The quatre quatre ride between Niafunke and Timbuktu was manageably uncomfortable. There were four people in the backseat, four in the trunk, and three on the roof. I shared the front seat with a husky man who knocked me into the gear shifter every time he laughed. He was eating fried pieces of dough that looked like chicken wings. He offered them repeatedly, but I did not want food. I didn’t know this at the time, but amoebas were hard at work demolishing my intestinal wall.
The drive between Niafunke and Timbuktu is difficult. For one thing, there’s no road. It is sand the whole way. Then there was our driver. Fishtailing over dunes, the chef de la voiture approached the drive like a formula one race. One of the owners of my hostel recently remarked that things in Africa move slowly, until someone gets behind a wheel. This is true.
When our bottoms went airborne, everyone yelped. When our bottoms landed, everyone yelled “CHAFFEUR!” and then many things in Sonrai, French, Bambara and Tamishek. The driver shouted back and everyone argued until we got to the village of Tonka (I have no idea how to spell this).
We arrived in Tonka on market day. I was now feverish and had no desire for this chaos. Some of the passengers on the quatre quatre were selling rice. Their transactions delayed us an hour. I ran into the Nigerian merchant from the pinasse and he invited me to chop (eat) rice and sauce. I told him I thought I was going to die. He didn’t understand so I told him I wasn’t hungry. It’s because of this Nigerian that you can buy a Lakers jersey with Kobe Bryant’s number on the front and Barack Obama’s picture on the back, just south of Timbuktu, in the middle of nowhere.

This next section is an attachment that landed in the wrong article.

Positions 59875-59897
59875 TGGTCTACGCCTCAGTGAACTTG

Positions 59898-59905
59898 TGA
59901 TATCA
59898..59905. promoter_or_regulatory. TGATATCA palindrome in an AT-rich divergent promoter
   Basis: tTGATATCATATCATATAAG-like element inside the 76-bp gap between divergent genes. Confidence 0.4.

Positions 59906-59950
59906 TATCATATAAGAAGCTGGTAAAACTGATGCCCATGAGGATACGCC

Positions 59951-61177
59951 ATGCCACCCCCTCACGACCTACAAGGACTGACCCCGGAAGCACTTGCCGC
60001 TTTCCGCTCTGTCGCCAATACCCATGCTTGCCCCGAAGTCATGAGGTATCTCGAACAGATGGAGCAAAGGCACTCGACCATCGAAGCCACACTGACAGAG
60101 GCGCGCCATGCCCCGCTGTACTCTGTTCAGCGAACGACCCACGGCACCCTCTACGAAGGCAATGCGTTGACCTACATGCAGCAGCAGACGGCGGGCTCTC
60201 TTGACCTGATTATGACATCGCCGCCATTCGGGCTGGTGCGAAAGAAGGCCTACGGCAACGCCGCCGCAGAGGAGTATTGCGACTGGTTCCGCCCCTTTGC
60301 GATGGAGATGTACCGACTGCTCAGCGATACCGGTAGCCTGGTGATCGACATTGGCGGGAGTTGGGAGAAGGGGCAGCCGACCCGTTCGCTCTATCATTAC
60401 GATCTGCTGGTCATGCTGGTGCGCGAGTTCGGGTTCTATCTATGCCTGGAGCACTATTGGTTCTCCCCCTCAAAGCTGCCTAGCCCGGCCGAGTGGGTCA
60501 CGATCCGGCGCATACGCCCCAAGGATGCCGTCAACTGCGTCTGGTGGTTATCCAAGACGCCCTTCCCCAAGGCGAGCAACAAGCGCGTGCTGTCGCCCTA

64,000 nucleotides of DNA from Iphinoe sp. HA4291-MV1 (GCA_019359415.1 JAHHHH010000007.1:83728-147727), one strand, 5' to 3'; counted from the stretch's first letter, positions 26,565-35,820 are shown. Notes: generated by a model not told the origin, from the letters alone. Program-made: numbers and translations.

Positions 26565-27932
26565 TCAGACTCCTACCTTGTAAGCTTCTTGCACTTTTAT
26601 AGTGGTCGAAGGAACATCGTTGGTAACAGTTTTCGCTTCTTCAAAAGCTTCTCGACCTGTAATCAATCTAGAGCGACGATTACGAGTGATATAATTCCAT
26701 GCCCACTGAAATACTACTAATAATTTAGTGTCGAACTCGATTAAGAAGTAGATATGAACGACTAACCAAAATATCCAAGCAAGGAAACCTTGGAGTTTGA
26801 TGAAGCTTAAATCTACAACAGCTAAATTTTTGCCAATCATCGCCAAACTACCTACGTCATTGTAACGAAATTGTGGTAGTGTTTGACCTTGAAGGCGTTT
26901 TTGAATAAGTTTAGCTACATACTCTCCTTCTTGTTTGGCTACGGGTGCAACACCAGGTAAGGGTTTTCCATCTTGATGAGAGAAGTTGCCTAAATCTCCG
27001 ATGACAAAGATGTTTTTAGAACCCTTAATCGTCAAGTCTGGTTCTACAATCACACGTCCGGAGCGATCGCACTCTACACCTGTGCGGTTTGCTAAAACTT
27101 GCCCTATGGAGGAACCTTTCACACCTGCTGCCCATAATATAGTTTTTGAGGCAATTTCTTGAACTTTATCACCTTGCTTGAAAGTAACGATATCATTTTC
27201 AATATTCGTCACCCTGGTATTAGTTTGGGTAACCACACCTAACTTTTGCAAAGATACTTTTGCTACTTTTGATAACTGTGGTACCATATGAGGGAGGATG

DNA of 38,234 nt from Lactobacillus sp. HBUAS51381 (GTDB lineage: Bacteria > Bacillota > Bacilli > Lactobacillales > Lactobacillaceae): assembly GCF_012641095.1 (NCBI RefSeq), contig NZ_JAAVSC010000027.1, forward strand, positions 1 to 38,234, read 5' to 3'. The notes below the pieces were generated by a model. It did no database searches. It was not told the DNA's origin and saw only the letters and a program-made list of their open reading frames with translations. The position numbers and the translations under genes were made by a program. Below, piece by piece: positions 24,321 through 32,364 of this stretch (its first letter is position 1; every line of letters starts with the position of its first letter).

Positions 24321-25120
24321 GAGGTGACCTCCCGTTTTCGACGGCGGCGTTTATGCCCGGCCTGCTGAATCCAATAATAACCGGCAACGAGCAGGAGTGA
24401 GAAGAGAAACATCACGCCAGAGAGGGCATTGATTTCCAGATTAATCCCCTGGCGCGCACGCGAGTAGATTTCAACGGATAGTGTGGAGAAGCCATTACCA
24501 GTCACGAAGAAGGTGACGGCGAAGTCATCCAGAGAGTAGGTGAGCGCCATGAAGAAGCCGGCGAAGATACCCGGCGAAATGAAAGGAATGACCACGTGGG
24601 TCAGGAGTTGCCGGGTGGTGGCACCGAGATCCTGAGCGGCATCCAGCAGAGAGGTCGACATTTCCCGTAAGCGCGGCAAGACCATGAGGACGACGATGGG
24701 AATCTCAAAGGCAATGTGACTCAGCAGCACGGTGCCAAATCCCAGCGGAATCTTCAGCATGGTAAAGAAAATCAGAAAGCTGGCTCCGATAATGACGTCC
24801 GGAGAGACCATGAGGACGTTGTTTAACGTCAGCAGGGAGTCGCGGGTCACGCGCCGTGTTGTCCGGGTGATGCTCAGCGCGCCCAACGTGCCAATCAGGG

It was noon when we loaded back into the quatre quatre. It was hot. The windows were open, but instead of providing relief the breeze felt like someone was letting loose with a flame thrower on the interior of the car. Sugar cake chicken wing would not stop talking to me. He was nice enough, but at this point I only had enough mental energy to manage what were becoming alarming abdominal cramps.
Arriving in Timbuktu.
We got out of the quatre quatre on the main street of Timbuktu. It was about 1:30 and I felt like I was walking in an oven. The plan was to stay with more of Hamadou’s family in Timbuktu, but I realized there was something drastically wrong with my body and I sought a hotel room. I sought a toilet.
There are at least two hotels in Timbuktu and both of them are overpriced. I got the price down from $55 to $40, and then locked myself in the bathroom. The diarrhea was catastrophic, but unsurprising. It was the inspection of the toilet bowl afterwards that was disturbing. Is that blood? Oh. No.
This was terrifying. Up until this point, all of my intestinal issues had been blood free. I stared at the toilet bowl. It did not look like a shark attack, but there was clearly blood and it came out of my body in one of the worst ways. I shivered through a shower and then took 1000mg of Cipro.
Then I went to bed.
To be continued…
The previous entries on this journey are here: Breathing Dust and Drinking Amoebas and A Breakdown, an Overloaded Pinasse, Flying Urine, and a Late Night Foot Job